The Pains Of Being Pure At Heart released a cover of The Magnetic Fields’ “Jeremy”, part of a 7” with a companion cover, “My Life is Wrong” by East River Pipe. Peggy Wang, vocalist and keyboard player for the New York indie band, released a lengthy, personal and articulate post on the band’s tumblr, affording fans a personal explanation for the cover. Wang writes, “The Magnetic Fields might have been the last band I ever unconditionally loved without ever stopping to try to understand why – just the kind of love story I hoped to one day live through.”
Back Track reexamines an old cover that deserves a new spotlight.
In 1983 X released More Fun in the New World, which became the fourth consecutive album to garner critical praise, and no doubt helped solidify their status as L.A. punk legends. More Fun was crisper than their previous albums, but no less raw and passionate. John Doe and Exene Cervenka still wrote their lyrics as if they were simply writing poems, and while there were more elements of pop to this album, the band’s punk and rockabilly roots held a presence.
The Desaparecidos are currently on tour with the remaining dates focusing on the west coast where they will eventually playing FYF Fest. If you aren’t familiar with the band, this is yet another project of Conor Oberst’s, who is most notably known for Bright Eyes. However, consider this band an antithesis of that– it’s far less confessional and more focused on creating energy reminiscent of post-hardcore sounds. The band began their tour in Minneapolis, where someone managed to tape a decent video of the band covering “Spanish Bombs” by The Clash for their first encore song.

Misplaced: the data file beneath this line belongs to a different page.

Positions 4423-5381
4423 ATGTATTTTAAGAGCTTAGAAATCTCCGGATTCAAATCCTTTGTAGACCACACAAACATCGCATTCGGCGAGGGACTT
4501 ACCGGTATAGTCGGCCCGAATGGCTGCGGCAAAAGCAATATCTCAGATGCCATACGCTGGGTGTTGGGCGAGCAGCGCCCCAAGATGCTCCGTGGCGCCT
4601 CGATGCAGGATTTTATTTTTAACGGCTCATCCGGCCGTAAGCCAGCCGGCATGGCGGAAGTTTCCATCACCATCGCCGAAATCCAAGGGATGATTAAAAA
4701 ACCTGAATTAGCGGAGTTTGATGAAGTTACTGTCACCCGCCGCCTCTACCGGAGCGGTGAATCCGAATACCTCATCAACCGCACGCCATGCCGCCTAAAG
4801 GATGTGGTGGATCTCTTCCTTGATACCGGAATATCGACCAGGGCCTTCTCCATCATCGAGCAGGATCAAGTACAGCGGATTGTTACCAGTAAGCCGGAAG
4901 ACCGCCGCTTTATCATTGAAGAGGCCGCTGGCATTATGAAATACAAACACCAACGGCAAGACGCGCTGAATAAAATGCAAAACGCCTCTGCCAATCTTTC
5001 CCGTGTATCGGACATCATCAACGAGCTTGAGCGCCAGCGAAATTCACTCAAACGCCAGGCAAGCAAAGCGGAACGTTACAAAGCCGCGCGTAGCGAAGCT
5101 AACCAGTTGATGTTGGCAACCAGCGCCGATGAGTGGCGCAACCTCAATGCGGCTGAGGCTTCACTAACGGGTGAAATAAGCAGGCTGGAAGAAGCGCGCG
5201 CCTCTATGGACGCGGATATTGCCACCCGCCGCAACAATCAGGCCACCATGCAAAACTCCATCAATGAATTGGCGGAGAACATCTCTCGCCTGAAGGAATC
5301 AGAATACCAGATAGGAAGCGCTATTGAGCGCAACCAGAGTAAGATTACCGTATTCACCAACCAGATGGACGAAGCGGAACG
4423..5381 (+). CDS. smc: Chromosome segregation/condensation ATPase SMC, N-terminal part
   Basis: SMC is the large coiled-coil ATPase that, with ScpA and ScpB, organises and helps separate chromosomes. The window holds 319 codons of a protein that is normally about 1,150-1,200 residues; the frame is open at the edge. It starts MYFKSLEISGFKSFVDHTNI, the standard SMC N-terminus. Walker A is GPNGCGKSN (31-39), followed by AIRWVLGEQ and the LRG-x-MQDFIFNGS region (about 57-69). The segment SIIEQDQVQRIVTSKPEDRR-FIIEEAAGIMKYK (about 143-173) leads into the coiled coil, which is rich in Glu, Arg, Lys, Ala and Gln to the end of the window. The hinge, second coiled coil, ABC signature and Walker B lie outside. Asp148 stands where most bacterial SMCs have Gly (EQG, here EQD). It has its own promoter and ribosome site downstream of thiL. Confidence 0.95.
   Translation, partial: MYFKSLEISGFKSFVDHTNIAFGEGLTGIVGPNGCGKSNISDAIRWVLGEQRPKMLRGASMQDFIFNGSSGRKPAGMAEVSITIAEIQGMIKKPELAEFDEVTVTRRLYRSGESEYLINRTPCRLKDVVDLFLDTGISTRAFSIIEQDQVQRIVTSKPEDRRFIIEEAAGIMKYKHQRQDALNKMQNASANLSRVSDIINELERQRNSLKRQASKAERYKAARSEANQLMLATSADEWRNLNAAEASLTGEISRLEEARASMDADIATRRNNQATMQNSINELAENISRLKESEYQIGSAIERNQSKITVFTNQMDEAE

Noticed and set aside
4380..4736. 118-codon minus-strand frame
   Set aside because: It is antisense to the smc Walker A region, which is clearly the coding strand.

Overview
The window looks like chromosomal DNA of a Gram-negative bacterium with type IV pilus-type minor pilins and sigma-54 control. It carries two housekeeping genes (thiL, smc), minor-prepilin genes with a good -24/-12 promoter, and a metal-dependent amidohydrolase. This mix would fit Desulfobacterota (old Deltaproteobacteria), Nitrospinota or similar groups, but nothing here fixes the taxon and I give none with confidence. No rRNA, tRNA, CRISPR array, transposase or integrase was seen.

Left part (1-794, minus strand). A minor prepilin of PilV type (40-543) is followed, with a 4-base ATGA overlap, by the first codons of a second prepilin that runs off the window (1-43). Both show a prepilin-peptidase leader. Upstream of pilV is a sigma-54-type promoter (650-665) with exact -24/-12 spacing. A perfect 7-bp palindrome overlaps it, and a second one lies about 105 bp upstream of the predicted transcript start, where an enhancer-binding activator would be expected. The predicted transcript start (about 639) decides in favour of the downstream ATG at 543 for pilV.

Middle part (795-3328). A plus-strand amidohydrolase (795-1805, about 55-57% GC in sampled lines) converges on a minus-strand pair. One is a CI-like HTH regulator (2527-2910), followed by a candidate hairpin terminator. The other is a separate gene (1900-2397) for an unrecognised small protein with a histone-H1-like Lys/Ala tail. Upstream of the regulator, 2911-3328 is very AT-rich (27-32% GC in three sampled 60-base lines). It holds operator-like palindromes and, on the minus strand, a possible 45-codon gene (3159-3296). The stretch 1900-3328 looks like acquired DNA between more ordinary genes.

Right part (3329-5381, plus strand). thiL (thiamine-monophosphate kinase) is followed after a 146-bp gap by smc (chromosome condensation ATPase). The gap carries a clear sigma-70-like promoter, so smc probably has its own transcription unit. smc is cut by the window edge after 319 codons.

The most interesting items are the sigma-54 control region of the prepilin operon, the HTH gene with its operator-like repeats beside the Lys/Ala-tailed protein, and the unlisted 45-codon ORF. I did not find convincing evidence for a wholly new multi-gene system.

Upon learning about The Darkness covering Radiohead’s “Street Spirit (Fade Out)” from The Bends, one thing immediately came to mind: two genres that have no business being anywhere near each other. Let’s look at the parts. On one side there’s Radiohead, appealing to the abstract doom-and-gloom in us all as we battle our objections to capitalism and think about dying. Completely contrary to that is The Darkness. (You do remember them, right? They believe in a thing called love. And they’re releasing a comeback album.) They’re primarily about having fun, most likely never once thinking about globalization. And, usually, never the twain shall meet.
This week, specifically on July 7th, marks the Rolling Stones 50th anniversary of their first show ever at London’s Marquee Jazz Club, when they were billed as the Rollin’ Stones. It’s a profoundly nostalgic moment in music history, and throughout the month of July, BBC 6Music will be celebrating the occasion by having some of the station’s personal favorite bands play Rolling Stone tracks.